While Japan’s economic success in the 1980s prompted most government authorities in the region to respond diplomatically and establish alliances with the country—temporarily and diplomatically forgetting about WWII—Singapore is an exception and has actively commemorated the war. Following its independence in 1967, Singapore has conscientiously received veterans, prisoners of war, and the families of fallen combatants from abroad on battlefield pilgrimages, using this as a tool for economic development since the late 1970s (Muzaini 2006; Blackburn 2016). By the 1990s, there was a noticeable change in the mindset and strategy of the state in forging its national identity by ‘localising’ the global war (Muzaini and Yeoh 2005). Thus, the narratives shared about WWII emphasised the locals who participated in defending Singapore, for instance, at the Battle of Pasir Panjang. This narrative highlighted the need to remember Singapore’s war heroes and the fact that the battles were actually fought on their soil even though they were waged in the name of the British Empire (Muzaini 2006). Thus, the ‘locality’ of WWII was foregrounded, and its ‘globality’ was brushed aside. In a sense, this was also the strategy that Chye adopted later in his campaign to overcome apathy and win the support of locals by highlighting the involvement of Malaysians in the war in the hopes of changing the perception of the Battle of Kampar and the Malayan Campaign (Muzaini 2013). By contextualising WWII within the localities and societies of Singapore and Malaysia, the global war that was previously considered an imperial war and irrelevant to local societies was recast as a local war. The emphasis on local societies’ involvement in the global war essentially accentuates the value of WWII battlefields as transnational heritage sites.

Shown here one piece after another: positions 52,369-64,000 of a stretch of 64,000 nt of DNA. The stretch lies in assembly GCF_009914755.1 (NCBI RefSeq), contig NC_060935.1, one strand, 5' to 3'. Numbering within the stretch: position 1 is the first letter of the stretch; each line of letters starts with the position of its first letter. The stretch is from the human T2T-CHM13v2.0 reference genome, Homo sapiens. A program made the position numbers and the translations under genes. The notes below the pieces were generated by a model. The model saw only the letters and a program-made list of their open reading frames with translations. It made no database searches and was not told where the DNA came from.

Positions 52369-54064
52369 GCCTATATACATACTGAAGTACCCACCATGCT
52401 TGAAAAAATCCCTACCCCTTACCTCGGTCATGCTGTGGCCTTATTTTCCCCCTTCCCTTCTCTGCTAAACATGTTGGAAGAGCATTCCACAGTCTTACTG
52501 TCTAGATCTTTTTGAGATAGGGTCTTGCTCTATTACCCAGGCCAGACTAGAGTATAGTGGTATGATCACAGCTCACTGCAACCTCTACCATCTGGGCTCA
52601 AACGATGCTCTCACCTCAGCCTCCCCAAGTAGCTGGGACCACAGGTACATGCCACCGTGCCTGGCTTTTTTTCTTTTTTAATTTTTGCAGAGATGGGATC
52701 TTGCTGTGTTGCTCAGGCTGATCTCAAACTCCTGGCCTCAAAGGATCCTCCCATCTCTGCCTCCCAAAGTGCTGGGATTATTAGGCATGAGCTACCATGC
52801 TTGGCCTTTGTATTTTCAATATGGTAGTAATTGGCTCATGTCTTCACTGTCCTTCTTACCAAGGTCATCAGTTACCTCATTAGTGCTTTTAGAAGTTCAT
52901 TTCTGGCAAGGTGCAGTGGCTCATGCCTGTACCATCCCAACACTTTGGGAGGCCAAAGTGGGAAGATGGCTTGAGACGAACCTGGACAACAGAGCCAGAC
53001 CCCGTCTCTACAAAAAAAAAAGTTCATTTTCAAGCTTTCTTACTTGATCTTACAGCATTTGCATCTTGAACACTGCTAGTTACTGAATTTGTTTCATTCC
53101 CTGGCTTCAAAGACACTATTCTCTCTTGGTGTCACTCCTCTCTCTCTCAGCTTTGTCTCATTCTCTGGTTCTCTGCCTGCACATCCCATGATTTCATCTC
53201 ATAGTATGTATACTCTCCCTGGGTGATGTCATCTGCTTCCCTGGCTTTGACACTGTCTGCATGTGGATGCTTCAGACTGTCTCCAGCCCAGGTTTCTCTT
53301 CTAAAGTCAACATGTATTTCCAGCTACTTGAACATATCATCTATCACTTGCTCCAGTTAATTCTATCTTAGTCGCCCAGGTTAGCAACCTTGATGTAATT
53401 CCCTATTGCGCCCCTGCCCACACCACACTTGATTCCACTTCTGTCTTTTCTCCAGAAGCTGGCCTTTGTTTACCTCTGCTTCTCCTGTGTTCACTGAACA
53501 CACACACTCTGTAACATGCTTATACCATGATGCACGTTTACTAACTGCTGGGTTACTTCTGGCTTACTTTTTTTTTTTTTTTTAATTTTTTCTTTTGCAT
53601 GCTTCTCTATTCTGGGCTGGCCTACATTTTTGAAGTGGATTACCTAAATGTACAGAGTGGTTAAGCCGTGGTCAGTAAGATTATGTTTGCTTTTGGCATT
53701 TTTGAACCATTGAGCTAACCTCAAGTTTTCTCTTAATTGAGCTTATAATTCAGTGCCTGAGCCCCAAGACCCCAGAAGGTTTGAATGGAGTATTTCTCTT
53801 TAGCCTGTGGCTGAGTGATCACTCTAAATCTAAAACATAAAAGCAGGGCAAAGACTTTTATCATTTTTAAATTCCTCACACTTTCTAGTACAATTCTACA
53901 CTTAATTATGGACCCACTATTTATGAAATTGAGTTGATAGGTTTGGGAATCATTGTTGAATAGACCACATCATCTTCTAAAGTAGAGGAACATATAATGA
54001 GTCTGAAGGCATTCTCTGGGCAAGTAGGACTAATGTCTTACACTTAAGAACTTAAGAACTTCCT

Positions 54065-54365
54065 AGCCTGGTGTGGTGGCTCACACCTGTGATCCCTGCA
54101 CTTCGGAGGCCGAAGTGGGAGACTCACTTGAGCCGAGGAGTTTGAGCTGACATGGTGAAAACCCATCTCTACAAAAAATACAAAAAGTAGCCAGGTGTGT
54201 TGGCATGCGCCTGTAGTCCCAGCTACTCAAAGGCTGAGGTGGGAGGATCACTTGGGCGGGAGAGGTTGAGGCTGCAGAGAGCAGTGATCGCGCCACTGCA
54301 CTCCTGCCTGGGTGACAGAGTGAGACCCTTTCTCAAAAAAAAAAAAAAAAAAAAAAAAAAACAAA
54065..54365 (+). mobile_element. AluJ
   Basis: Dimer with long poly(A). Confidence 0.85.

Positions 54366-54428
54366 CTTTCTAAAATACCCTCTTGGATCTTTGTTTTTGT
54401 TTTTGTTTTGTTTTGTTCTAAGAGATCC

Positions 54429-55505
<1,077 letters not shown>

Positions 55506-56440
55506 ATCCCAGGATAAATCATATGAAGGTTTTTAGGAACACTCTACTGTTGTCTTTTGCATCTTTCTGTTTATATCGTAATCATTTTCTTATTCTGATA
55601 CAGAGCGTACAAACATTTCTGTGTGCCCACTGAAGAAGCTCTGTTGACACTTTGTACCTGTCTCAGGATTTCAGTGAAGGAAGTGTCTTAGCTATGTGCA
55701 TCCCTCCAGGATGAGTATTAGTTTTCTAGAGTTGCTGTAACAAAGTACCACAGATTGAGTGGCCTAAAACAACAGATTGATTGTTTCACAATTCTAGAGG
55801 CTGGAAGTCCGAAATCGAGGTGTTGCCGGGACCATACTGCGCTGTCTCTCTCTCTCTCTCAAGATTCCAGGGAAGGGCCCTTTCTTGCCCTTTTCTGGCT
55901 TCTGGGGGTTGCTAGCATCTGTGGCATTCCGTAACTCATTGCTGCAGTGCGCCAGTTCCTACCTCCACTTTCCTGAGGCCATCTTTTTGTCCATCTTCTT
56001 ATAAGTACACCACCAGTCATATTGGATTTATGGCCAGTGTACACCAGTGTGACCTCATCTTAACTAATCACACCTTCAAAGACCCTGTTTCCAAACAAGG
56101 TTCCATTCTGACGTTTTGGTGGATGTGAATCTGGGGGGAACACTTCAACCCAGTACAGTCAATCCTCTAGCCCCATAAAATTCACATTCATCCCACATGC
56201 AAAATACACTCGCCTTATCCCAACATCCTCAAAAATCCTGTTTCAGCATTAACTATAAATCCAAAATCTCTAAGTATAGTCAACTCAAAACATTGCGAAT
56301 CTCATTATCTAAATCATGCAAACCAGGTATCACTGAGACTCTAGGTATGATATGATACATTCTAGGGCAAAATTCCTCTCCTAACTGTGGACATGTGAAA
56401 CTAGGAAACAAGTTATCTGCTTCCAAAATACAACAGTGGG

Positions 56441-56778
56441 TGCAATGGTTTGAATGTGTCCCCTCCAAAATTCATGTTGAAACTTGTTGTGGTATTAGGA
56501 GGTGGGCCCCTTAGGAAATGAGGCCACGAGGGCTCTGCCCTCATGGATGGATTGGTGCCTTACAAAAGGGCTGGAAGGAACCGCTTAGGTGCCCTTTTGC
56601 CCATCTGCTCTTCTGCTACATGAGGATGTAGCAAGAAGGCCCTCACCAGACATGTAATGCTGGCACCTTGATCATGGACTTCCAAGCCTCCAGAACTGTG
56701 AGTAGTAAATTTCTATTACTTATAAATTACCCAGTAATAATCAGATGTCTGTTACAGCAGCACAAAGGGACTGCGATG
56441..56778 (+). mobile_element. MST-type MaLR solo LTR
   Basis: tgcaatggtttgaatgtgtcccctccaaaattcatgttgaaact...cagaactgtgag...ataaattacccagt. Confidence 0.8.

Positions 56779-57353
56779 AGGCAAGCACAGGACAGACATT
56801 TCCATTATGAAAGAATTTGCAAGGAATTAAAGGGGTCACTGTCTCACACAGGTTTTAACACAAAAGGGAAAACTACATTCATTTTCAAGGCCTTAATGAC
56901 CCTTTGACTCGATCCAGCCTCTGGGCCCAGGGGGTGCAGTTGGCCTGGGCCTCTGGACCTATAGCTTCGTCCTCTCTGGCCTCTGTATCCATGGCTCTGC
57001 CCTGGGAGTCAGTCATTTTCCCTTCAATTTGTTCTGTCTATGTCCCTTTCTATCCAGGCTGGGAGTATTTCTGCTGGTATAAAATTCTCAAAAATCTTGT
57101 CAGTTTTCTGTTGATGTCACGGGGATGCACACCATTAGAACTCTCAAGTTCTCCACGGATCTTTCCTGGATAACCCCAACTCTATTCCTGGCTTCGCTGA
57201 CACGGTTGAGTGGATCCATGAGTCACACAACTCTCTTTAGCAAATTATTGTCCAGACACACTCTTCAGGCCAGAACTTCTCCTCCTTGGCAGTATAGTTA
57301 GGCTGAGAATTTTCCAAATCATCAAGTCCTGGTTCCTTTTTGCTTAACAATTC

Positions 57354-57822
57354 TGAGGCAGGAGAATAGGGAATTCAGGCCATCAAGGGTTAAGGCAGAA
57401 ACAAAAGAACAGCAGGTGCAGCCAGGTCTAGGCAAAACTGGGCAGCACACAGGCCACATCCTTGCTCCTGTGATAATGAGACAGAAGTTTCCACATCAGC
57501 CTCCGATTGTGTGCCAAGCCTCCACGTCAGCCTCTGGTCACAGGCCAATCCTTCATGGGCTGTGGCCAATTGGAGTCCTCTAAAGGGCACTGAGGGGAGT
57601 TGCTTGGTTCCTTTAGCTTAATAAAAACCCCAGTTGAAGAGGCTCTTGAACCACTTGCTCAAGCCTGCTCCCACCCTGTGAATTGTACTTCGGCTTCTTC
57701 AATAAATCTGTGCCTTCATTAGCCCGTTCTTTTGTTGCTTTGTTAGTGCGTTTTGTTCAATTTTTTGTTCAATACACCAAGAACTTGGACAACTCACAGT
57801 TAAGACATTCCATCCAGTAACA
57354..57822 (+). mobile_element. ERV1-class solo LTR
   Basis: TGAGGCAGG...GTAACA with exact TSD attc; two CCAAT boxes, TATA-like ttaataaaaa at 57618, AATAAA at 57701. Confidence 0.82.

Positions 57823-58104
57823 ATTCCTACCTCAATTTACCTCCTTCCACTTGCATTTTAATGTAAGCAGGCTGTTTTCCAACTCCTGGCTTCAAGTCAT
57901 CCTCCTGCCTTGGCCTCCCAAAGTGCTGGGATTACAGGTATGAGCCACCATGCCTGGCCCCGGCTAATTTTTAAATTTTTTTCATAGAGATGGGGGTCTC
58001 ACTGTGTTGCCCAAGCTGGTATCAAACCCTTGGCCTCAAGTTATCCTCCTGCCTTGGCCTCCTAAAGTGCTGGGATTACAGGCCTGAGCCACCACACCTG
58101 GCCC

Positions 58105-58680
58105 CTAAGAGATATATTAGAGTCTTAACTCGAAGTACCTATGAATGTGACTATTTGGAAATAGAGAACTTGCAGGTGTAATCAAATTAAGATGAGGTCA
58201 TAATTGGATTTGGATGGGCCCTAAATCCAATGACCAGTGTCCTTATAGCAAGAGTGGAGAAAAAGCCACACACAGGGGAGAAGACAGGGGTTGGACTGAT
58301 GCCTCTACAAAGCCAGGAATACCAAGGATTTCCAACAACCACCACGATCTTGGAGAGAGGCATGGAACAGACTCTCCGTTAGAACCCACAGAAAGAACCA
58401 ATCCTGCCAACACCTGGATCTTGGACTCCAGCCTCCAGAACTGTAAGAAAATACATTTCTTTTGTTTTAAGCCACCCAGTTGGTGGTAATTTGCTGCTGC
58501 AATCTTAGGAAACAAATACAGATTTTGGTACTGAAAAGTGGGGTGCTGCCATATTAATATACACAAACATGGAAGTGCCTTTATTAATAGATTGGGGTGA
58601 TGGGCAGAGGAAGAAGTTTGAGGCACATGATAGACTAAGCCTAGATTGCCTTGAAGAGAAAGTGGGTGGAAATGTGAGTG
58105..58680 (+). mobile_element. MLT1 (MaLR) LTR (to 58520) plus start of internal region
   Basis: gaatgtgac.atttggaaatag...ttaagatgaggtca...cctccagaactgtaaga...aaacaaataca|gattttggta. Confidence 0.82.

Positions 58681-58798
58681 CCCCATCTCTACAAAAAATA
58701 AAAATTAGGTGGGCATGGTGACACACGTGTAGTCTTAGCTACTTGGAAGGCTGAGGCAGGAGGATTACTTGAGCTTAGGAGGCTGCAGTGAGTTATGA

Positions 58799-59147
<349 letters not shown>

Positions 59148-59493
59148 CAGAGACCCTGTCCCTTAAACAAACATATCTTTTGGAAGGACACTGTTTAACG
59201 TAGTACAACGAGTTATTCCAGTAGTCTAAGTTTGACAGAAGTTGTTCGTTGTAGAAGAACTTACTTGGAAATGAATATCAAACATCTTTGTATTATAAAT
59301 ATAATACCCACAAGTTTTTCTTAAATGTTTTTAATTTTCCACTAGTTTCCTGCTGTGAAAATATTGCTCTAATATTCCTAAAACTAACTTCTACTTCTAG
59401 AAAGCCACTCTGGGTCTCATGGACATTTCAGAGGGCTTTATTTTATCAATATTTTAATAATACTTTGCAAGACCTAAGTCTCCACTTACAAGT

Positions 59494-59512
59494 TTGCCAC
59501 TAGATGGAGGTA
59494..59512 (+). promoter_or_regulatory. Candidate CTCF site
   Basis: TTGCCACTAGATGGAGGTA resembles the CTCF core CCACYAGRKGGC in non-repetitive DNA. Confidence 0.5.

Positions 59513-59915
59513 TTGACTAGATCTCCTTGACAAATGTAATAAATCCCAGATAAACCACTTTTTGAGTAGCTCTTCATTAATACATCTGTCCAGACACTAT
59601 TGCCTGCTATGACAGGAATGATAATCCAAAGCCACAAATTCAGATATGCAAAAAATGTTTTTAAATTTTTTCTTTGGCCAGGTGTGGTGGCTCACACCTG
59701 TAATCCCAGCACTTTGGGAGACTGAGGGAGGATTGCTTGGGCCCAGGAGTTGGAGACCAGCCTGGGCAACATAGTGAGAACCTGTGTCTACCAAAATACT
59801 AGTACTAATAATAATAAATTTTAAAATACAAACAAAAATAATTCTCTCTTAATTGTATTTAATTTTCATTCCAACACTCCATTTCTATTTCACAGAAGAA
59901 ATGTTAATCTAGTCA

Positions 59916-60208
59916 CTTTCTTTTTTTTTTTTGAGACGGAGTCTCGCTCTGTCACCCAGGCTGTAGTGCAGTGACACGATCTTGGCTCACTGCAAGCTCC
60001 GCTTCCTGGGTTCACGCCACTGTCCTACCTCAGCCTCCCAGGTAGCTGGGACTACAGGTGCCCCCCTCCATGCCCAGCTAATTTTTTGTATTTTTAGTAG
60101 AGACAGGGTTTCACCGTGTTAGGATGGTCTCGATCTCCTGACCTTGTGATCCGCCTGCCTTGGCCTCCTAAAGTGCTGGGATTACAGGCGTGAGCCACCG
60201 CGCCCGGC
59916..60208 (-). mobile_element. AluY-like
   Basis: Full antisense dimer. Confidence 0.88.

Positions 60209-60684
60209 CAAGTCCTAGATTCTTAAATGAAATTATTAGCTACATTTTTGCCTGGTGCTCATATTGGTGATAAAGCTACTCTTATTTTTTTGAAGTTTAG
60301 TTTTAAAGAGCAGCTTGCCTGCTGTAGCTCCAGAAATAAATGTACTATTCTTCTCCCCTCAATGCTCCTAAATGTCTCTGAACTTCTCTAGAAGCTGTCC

For the Chinese, the Japanese occupation (1931–1945) not only left an indelible imprint on their memories but also prompted an earnest desire to commemorate the war. China is arguably one of the most prominent countries in Asia in commemorating the war. There has been a shift in the country’s narratives of the war—from being a victor to being a victim. Following the establishment of the People’s Republic of China in 1949, the narrative of the war placed much of its emphasis on the Chinese Communist Party’s triumph in the Second Sino-Japanese War instead of provoking antagonism against the Japanese. After the economic reform and opening-up beginning in 1978, official Chinese narratives began to highlight the barbarism and cruelty of Japanese invaders and the brave resistance and heroic sacrifice of Chinese revolutionaries (Coble 2007). As patriotic education was widely promoted across the country in the early 1990s, memorials were also erected, one after another, in major cities to mark the historical events of the war. Examples include the following: the September 18th Memorial Museum in Shenyang signifies the first point of entry of Japanese occupation in Manchuria in 1931; the Memorial Hall of the Anti-Japanese War in Beijing marks the outbreak of the Second Sino-Japan War in 1937; the Exhibition Hall of the Crime Evidence of Japanese No. 731 Troop in Harbin condemns Japan’s mass killing of Chinese residents by deploying biological weapons; and the Memorial Hall of the Victims of the Nanjing Massacre became the official site of commemoration on National Memorial Day on 13 December, the day when Japanese troops captured the city in 1937. This discourse on victimhood helps China promote unity and forge its national identity by commemorating the suffering, violence and casualties inflicted by Japanese aggression (Denton 2014; Frost et al. 2019). Certainly, these places and acts of state-led commemoration raise awareness of the cost of the war in terms of death and suffering, but the extent to which the provocation of interstate antagonism can contribute to our appreciation of war-related sites as transitional heritage remains unclear.